Currency Fluctuations in the Post-Bretton Woods Era
- (pp. 117-134)
AbstractThe international monetary landscape that has emerged since the felling of Bretton Woods is characterized by a hybrid exchange rate system that lies somewhere between the textbook polar cases of a gold standard and a pure float. This system has relatively flexible exchange rates between major countries, active central bank intervention in the market for the major currencies, and predominantly fixed exchange rates (relative to the dollar or to some basket of currencies) for less developed countries and newly industrializing nations. The majority of research on currency markets since the early 1970s has focused on the characteristics of flexible exchange rates under this hybrid regime. My thesis is that this research has been unsuccessful. The proportion of (monthly or quarterly) exchange rate changes that current models can explain is essentially zero. Even after-the-fact forecasts that use actual values (instead of forecasted values) of the explanatory variables cannot explain major currency movements over the post-Bretton Woods era. This result is quite surprising.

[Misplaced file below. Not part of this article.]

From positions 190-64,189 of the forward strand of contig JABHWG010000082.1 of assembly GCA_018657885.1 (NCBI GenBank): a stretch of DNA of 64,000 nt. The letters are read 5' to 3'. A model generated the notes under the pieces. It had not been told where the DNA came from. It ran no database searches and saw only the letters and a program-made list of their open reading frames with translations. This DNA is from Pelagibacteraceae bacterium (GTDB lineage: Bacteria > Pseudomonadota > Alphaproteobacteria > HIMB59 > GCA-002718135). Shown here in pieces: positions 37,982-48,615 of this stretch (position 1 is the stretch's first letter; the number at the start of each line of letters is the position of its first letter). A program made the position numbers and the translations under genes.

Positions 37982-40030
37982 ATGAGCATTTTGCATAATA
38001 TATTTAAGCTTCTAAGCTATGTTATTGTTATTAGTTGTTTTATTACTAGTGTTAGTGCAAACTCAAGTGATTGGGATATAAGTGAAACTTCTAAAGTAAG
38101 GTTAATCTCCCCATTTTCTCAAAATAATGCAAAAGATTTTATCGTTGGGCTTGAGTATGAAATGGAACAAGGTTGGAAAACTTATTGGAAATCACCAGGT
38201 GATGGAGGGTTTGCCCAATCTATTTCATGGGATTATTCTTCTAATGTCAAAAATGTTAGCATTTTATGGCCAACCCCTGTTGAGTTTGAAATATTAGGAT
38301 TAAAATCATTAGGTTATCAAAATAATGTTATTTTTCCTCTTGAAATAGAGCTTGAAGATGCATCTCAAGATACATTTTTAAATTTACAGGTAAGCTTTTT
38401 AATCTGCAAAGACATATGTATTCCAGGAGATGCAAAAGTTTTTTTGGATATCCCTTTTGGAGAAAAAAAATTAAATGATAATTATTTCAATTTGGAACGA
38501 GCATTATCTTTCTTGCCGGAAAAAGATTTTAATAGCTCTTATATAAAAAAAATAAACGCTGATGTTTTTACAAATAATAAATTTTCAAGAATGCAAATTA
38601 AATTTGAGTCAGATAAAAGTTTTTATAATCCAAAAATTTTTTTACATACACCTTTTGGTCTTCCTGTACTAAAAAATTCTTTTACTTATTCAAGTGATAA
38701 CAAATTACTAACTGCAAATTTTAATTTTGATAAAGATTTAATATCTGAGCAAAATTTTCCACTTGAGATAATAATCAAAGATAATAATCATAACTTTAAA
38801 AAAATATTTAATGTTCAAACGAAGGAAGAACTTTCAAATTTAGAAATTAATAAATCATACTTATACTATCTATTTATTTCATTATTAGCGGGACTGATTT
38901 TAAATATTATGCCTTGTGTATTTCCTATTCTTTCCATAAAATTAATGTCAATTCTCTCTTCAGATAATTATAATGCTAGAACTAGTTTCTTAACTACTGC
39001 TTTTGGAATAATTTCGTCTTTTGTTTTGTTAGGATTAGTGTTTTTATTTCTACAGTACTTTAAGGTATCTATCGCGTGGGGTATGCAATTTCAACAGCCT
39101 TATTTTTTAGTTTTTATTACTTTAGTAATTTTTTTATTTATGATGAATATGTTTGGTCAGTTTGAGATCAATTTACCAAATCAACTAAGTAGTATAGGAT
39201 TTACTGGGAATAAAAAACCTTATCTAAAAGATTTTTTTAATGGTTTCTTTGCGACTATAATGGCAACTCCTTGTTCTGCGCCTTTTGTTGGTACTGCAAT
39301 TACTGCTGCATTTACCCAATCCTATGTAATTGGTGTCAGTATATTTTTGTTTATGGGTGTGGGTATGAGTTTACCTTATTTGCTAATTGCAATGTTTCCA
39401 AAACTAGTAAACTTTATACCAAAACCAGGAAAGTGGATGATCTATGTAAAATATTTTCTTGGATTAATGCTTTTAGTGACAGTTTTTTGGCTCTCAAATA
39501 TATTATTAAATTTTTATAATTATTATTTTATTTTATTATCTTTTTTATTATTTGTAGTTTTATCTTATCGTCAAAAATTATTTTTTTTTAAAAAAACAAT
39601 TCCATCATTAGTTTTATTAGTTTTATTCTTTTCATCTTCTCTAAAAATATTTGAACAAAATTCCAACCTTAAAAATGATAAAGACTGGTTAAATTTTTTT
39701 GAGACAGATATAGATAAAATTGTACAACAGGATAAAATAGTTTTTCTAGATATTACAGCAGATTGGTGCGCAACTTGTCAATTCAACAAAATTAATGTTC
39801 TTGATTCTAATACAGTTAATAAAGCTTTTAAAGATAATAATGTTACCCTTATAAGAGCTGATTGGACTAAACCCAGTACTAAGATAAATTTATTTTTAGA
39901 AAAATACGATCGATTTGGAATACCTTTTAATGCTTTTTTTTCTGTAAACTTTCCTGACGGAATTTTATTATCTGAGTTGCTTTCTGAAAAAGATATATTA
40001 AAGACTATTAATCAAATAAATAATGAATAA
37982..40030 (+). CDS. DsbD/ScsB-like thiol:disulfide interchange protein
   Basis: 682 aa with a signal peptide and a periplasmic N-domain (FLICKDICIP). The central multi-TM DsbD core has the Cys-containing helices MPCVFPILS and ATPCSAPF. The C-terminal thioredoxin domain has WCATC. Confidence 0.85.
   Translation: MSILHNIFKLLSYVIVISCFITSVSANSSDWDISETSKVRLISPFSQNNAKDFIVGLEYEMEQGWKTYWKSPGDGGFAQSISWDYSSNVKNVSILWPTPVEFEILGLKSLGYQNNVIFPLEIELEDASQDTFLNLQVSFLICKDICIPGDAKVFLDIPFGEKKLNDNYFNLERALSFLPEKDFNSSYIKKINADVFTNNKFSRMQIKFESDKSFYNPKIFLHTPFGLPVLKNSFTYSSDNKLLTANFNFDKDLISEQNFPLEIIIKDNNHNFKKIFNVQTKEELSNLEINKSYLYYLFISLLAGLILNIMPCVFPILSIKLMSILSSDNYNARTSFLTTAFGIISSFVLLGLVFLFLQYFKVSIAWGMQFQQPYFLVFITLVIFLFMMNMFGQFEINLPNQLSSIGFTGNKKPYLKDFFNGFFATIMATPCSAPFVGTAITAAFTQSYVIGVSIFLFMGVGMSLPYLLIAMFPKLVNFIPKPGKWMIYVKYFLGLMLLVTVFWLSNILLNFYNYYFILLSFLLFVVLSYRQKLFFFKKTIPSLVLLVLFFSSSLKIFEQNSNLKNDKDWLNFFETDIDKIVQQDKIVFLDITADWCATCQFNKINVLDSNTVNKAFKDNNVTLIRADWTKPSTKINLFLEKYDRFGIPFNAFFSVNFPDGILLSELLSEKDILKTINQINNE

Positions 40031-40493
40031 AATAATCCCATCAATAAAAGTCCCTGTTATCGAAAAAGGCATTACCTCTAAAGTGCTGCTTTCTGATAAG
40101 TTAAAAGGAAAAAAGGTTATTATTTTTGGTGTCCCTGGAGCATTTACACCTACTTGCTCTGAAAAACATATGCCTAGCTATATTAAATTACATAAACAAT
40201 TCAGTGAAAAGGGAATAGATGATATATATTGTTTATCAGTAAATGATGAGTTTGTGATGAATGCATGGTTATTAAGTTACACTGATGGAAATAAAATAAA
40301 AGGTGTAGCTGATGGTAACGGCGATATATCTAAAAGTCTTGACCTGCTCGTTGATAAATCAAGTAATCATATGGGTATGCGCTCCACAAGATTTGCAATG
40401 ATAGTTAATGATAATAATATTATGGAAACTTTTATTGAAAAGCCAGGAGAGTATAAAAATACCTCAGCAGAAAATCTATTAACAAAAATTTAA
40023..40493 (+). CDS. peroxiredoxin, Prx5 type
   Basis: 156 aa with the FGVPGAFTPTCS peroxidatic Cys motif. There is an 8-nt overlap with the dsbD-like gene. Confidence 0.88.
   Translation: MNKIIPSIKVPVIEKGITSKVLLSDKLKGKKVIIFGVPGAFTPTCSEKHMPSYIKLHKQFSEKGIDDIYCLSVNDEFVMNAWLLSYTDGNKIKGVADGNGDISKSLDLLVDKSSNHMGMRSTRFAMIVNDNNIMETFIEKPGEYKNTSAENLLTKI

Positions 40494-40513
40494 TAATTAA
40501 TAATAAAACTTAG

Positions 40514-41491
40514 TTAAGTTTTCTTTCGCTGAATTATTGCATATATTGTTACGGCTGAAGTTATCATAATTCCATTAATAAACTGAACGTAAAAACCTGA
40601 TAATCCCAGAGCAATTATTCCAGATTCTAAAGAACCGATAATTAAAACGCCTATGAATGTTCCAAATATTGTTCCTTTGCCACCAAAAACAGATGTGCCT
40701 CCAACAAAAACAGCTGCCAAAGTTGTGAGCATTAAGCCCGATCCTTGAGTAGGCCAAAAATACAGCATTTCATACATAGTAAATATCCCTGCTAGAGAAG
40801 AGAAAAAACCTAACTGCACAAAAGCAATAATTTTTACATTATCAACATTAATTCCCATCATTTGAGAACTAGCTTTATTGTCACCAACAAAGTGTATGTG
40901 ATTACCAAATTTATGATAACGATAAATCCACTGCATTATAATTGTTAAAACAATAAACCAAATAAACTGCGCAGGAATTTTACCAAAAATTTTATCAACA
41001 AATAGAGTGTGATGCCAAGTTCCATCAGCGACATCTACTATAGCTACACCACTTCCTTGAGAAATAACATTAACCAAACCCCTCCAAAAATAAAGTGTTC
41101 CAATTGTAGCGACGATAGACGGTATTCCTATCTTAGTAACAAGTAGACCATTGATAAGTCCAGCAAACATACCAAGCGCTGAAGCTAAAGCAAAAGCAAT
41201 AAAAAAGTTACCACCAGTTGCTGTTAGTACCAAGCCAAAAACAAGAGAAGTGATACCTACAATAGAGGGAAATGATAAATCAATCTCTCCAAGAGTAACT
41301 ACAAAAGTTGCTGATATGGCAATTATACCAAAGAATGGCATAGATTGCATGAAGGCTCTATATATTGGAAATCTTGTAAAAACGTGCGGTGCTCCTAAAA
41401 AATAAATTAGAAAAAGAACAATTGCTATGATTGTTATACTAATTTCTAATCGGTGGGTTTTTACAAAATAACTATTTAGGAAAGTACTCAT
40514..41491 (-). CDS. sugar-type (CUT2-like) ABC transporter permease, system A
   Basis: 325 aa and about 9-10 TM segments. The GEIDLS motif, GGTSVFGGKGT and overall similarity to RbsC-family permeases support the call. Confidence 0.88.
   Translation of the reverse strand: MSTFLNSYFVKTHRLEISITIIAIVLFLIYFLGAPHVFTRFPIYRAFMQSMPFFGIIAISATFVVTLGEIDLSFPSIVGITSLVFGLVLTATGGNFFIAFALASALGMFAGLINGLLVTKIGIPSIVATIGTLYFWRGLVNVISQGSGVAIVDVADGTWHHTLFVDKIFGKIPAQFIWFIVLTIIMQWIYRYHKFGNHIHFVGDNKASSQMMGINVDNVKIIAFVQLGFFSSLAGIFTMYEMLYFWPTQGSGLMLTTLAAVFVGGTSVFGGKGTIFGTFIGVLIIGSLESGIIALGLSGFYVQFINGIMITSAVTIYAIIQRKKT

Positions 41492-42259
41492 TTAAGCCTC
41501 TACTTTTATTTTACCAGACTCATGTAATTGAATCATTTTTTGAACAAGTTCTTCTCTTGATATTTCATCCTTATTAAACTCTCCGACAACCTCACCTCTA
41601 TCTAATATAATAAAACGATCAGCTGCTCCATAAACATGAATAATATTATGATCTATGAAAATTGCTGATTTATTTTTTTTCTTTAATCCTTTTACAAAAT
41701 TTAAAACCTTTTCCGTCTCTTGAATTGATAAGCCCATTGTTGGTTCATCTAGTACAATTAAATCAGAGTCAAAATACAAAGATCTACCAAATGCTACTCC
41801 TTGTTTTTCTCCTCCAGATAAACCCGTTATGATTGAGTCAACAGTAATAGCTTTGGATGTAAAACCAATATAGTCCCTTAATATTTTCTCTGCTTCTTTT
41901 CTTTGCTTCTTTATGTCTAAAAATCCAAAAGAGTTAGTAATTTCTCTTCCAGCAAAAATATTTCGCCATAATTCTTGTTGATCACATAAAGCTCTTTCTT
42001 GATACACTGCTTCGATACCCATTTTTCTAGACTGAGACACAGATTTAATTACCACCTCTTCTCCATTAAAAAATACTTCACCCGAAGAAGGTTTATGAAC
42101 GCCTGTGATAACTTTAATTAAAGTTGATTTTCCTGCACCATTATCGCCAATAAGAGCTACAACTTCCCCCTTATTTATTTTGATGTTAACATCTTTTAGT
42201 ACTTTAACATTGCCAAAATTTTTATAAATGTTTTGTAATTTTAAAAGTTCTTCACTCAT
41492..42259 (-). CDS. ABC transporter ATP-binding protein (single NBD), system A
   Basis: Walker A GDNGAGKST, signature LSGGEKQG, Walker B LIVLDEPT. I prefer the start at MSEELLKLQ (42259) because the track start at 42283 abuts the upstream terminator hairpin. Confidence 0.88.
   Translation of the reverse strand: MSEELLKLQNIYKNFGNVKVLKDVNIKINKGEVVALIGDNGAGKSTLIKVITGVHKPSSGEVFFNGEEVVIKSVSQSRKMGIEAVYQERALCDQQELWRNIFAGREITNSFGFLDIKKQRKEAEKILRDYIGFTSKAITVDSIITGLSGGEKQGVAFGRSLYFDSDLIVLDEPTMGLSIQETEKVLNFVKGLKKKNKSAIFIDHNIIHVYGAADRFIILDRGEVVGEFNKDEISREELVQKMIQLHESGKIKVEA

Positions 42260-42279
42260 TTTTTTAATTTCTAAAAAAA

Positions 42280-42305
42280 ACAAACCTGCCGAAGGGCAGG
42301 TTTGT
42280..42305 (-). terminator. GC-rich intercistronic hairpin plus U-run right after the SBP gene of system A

CitationMeese, Richard. 1990. "Currency Fluctuations in the Post-Bretton Woods Era." Journal of Economic Perspectives, 4 (1): 117-134. DOI: 10.1257/jep.4.1.117
- 431 Exchange Rates and Markets--Theory and Studies